Employers’ FAQs on the MCO

THE movement control order (MCO) has raised many questions among employers and their workers with regard to salary, time-off periods and usage of the annual leave. This series of frequently asked questions conducted by lawyer Bhavanash Sharma will hopefully help both employers and employees to understand the challenge the country is going through.

Must employers continue paying the full salary and/or allowance of all workers, including employees who cannot work from home?

The Human Resources Ministry has issued directives stating that all employees are entitled to full wages during this period, and that employers cannot force employees to utilise their annual leave in this matter.

Unfortunately, not all employers have this privilege or enough resources to do so. Under the Industrial Relations Act (IRA 1967), every employer has the right and privilege to organise their business in the best way they see fit for the health of the business.

If employers are facing serious cash-flow problems, what are some immediate solutions?

> Reducing employees’ payIn the majority of cases, employers are contractually obliged to make payments to employees on the terms that have been agreed on in the employment contract. Hence, a reduction in the rate of pay can only be achieved through an agreement with the employee.

Employers should talk to their workers as soon as possible to see if such pay reductions can be agreed upon, and such agreements should be recorded in writing to protect the employer in the future should there be a challenge. Obtain an agreement in writing and make sure the employee agrees to it.

Should an employer unilaterally impose a pay reduction and/or make unauthorised deductions, potential liabilities faced by the employer are as follows:

> In respect of employees covered under the Employment Act 1955, the employer, upon conviction, can be liable to a fine not exceeding RM10,000;

> The employee may resign and claim constructive unfair dismissal and/or bring claims for breach of contract and/or unlawful deductions from wages; and

> The employee may also further file complaints against the employer with the Labour Department.

> Lay-offs and short-time working A lay-off is a temporary measure whereby an employer provides employees with no work, and therefore no pay, for a period while retaining them as employees.

This is generally a temporary solution to a problem such as shortage of work, or in this context, the impact of a pandemic.

Short-time working means providing the employees with less work and therefore a lower pay for a period of time, while retaining them as employees.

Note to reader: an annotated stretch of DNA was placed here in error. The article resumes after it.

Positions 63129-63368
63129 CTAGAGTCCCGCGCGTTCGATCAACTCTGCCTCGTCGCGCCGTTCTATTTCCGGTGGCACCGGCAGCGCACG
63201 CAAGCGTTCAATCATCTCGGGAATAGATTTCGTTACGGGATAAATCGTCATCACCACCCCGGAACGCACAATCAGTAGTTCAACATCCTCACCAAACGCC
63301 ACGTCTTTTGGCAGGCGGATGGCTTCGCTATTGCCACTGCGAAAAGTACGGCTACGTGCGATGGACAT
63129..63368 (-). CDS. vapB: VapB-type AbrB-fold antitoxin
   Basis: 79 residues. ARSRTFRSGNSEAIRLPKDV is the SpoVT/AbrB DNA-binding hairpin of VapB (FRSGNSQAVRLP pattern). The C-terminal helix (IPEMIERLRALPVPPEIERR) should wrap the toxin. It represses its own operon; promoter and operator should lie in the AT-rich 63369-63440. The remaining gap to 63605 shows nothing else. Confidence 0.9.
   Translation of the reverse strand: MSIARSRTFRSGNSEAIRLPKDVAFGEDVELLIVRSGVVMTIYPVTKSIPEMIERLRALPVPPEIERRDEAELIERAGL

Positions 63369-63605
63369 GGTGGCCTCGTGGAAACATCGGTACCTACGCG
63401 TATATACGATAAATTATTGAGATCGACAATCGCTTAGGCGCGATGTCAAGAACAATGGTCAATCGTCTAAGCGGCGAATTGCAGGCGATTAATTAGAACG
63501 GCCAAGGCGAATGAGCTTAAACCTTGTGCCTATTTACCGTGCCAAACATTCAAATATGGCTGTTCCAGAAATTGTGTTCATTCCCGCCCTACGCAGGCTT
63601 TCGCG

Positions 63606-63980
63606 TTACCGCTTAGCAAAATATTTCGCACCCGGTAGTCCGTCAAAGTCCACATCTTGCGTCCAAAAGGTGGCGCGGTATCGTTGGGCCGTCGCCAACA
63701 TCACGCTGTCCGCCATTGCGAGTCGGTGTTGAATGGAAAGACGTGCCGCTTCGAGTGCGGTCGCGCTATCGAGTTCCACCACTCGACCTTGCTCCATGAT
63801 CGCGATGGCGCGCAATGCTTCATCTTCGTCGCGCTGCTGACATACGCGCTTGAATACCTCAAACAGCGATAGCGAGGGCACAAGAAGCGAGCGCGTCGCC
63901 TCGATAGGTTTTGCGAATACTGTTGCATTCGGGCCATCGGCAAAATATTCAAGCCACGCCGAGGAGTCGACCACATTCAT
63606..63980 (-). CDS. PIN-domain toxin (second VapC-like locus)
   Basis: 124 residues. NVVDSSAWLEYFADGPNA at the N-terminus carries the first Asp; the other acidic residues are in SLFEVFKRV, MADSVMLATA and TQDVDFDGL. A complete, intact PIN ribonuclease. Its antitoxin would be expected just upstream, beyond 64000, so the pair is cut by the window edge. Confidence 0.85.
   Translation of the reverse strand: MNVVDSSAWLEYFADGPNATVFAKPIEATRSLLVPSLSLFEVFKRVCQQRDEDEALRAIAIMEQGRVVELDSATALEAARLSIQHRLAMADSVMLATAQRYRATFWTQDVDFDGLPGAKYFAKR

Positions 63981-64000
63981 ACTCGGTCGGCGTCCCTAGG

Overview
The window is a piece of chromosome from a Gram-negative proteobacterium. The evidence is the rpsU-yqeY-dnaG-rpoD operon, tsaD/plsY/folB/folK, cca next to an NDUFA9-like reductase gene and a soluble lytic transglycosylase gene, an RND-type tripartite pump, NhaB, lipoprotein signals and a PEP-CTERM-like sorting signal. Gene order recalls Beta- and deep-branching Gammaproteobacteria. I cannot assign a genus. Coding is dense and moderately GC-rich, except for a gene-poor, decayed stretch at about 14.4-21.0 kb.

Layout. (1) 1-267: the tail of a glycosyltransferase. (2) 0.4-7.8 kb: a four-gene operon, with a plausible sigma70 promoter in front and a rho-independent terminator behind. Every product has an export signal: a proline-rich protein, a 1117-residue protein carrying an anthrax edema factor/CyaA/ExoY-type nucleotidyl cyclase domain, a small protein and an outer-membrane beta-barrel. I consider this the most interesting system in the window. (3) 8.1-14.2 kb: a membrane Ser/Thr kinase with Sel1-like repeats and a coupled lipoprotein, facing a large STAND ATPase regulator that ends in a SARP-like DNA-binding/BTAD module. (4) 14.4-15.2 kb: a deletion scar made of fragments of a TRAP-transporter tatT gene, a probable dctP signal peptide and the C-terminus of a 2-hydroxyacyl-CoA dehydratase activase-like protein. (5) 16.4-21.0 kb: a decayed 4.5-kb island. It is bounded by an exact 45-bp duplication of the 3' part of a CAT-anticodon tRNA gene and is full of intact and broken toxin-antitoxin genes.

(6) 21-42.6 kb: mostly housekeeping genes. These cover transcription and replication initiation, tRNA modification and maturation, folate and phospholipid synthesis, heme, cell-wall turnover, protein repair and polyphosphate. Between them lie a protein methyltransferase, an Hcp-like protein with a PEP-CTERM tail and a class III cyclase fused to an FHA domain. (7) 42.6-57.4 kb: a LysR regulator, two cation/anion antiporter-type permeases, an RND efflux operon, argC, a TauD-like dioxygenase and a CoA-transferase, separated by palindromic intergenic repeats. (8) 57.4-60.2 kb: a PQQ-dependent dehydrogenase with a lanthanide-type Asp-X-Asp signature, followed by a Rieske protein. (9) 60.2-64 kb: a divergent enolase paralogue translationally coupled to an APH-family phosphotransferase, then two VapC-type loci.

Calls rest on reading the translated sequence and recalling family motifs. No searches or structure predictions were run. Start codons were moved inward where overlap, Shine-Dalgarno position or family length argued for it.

The employer and employee must come to an agreement, and for clarity, it must be written and signed by both parties.

Can an employer downsize their workforce?

The Industrial Relations Act, Section 13(3) IRA 1967 recognises the employer’s right to terminate any workman by reason of redundancy, or by reason or reorganisation of an employer’s profession, trade, business or work. However, the right of the employer is limited by the law that he must act bona fide and not capriciously.

What is redundancy?

“Redundancy” is the termination of an employment contract as a result of a reduction in the workforce or a reduction in the requirements of the business as a whole for employees to carry out a particular type of work.

What should be the employers’ considerations and the measures involved if they want to make their employees redundant?

Where there is a need for redundancy, an employer should take positive steps to avert and minimise the workforce beforehand by adopting the appropriate measures such as limiting recruitment of employees, placing restrictions on overtime work, reducing the number of shifts or days worked by employees in a week, reducing working hours, and also consider re-training and/or transferring employees to other departments/work.However, if redundancy is still necessary after adopting the above measures, an employer should carry out the steps in accordance with good and fair labour practices.

Is there a statutory requirement to pay at least a minimum amount of severance/termination pay upon terminating an employee?

Firstly, look at the employment contract to ascertain if any provisions of redundancy exist. If so, the terms of the contract must be adhered to and the employee be compensated accordingly

In Malaysia, employees who have been retrenched or whose service has been terminated as the result of redundancy, and who have been employed for at least 12 months prior to the date of termination, are entitled to the payment of minimum termination benefits as prescribed by the employment termination and lay-off benefits regulations 1980 (regulations).

However, the termination benefits under the regulations only cover employees who fall under the purview of the Employment Act.